Harlequins 18 - 23 Edinburgh: Capital side conquer the Stoop
There was maybe a little self criticism as they gave away two tries in the last two minutes to allow Harlequins to claim a losing bonus point, but everybody there knew that by then the result of the game had been decided in the Scots’ favour.
The only worry was that the return of WP Nel, pictured, to action after three months out with a neck problem lasted only 27 minutes before he took a forearm to the head making a tackle on George Merrick, the home lock, and wobbled off the field obviously concussed.
Since he has six days before the final pool game against Timisoara at Myreside and the fastest the head injury assessment can be done is six days, he is a doubt for that. Does Vern Cotter risk him in the Scotland squad on the basis of less than half an hour’s game time? Probably.
None of the negatives should be allowed to undermine a thoroughly dominant performance by Edinburgh where they showed resolution in defence, an ability to explode into action when the attacking chances came and a tactical awareness to dictate the game.
“I’m absolutely delighted. The boys did exactly what we had talked about doing, and got the tries when they got the chances. They played some great rugby out there,” said head coach Duncan Hodge.
“The boys are actually quite disappointed, in the huddle they were talking about the tries they conceded at the end, but that should not take away from the overall performance. The defence was good and they took their chances.”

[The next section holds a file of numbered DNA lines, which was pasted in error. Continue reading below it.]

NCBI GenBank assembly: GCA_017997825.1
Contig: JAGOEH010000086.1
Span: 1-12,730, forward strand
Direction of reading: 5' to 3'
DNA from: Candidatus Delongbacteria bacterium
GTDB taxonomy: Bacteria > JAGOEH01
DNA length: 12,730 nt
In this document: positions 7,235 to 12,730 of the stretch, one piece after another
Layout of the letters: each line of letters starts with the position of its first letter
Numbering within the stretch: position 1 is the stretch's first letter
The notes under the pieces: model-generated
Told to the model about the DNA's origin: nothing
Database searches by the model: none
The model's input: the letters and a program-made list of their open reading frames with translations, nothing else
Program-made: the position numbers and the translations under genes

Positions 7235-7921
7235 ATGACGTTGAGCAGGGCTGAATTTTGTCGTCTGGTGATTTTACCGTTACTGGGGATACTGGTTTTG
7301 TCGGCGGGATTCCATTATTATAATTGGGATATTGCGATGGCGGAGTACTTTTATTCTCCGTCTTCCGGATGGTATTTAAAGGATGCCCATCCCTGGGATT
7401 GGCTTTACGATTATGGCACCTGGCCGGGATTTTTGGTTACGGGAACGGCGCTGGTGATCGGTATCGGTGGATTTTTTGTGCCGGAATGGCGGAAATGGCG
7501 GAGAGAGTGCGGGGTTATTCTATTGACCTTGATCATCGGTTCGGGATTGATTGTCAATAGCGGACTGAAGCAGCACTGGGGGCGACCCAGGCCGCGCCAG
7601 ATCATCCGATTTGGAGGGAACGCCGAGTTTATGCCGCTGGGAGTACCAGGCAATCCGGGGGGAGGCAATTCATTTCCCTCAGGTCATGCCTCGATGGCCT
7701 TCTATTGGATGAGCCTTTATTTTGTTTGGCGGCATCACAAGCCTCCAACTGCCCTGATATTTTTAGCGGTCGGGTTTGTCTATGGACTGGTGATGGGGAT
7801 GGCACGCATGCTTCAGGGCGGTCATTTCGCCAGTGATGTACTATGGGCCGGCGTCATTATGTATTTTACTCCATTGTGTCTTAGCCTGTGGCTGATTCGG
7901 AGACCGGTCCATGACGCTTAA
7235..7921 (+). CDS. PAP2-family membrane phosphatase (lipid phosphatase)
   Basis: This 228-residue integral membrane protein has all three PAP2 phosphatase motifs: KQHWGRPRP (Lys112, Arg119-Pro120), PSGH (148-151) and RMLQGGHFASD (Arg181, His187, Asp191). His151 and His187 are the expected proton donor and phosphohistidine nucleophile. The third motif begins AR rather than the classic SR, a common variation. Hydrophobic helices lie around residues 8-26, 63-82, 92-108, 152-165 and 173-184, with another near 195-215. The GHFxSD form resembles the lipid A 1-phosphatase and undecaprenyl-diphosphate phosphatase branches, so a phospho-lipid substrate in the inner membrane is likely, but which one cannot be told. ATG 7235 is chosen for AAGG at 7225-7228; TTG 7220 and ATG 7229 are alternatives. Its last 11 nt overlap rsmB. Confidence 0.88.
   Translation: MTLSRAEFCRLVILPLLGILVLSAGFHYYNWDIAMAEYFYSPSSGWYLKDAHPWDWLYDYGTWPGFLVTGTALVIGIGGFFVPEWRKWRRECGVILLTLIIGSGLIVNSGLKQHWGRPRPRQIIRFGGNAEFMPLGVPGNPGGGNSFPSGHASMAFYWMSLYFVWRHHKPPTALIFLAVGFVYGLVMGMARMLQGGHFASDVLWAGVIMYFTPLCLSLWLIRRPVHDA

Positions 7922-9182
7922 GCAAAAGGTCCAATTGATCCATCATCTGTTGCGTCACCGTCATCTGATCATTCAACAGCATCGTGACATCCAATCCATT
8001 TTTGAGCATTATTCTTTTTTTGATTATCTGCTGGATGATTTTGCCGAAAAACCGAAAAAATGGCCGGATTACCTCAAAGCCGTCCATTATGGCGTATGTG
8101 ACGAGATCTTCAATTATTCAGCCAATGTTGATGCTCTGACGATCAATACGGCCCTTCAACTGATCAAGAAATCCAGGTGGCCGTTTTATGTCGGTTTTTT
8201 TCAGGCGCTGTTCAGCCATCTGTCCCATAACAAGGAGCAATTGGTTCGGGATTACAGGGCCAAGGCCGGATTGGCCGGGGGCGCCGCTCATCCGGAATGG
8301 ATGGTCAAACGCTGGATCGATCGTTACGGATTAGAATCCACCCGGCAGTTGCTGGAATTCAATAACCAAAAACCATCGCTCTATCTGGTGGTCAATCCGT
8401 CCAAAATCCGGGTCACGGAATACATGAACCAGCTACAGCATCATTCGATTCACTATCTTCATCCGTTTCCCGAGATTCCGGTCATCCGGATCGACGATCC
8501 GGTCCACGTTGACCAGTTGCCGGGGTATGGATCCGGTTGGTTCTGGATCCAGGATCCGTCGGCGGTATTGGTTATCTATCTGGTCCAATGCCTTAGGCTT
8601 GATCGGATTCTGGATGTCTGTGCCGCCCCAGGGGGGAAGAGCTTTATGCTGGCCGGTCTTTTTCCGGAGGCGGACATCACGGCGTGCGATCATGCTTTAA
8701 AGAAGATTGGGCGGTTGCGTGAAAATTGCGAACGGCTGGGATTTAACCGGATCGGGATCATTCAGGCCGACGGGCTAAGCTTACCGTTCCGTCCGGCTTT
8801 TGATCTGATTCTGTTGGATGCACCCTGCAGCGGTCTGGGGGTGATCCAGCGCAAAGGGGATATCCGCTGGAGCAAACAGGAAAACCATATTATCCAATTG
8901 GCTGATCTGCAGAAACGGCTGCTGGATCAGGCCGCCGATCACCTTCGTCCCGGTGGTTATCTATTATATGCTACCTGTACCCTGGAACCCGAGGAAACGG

After the fireworks of their previous meeting in Edinburgh, when the Scots raced into a lead, handed it back to the English opposition and then reclaimed it to win by a single point in a game with 11 tries, it was probably the tactical side that pleased Hodge most
There was a lot of kick-tennis, with Duncan Weir in charge, even though Harlequins dominated possession in the opening quarter with a couple of chances with mauls that only showed the strength of the Edinburgh defence.
In the end, the early scoring was confined to a penalty apiece for Weir and Tim Swiel, his opposite number at stand-off, to leave the sides deadlocked at the end of the first quarter.
Edinburgh were looking dangerous when they did have the ball, however, and showed their new powers of counter attack when turnover ball gave them a chance to move it into space and they took full advantage.
Bair Kinghorn made the initial inroads with a break down the wing, with Chris Dean in support. When he was stopped, the forwards took over as Ross Ford and Cornell Du Preez both made dangerous contributions before the ball ended with Fraser McKenzie in midfield.
The lock, preferred to Grant Gilchrist for his place in the team, sized things up, brought out an outrageous sidestep and had an easy run to the line.
They might have got a second a few minutes later when Damien Hoyland, the wing, made a great break on the opposite side of the field with support inside. Weir was stopped just short and Harlequins flanker James Chisholm was sin binned for slowing the ball down.
It was a perfect position for Edinburgh but they made a mess of the line out and Quins escaped the threat with only remaining scores of the half another exchange of penalties between Weir and Swiel to leave the Scots a try up at the break.
The English stepped up the pace at the start of the second half but ran into Edinburgh’s cast-iron defence and got nowhere. Instead it was the Scots who were creating chances, one engineered by Sean Kennedy, the scrum half, spoiled when Danny Care, his opposite number, got back to spoil his neat kick through.
There was nothing the home side could do about the second with Cornell Du Preez creating the break and the speed of Hamish Watson and Allan Dell, the flanker and prop respectively, catching out the home defence as Dell went over.
A further penalty from Weir and the result was in the bag so that even the final surge from Harlequins with Mat Luamanu, the lock, and Joe Gray, the hooker, both getting tries, did not matter.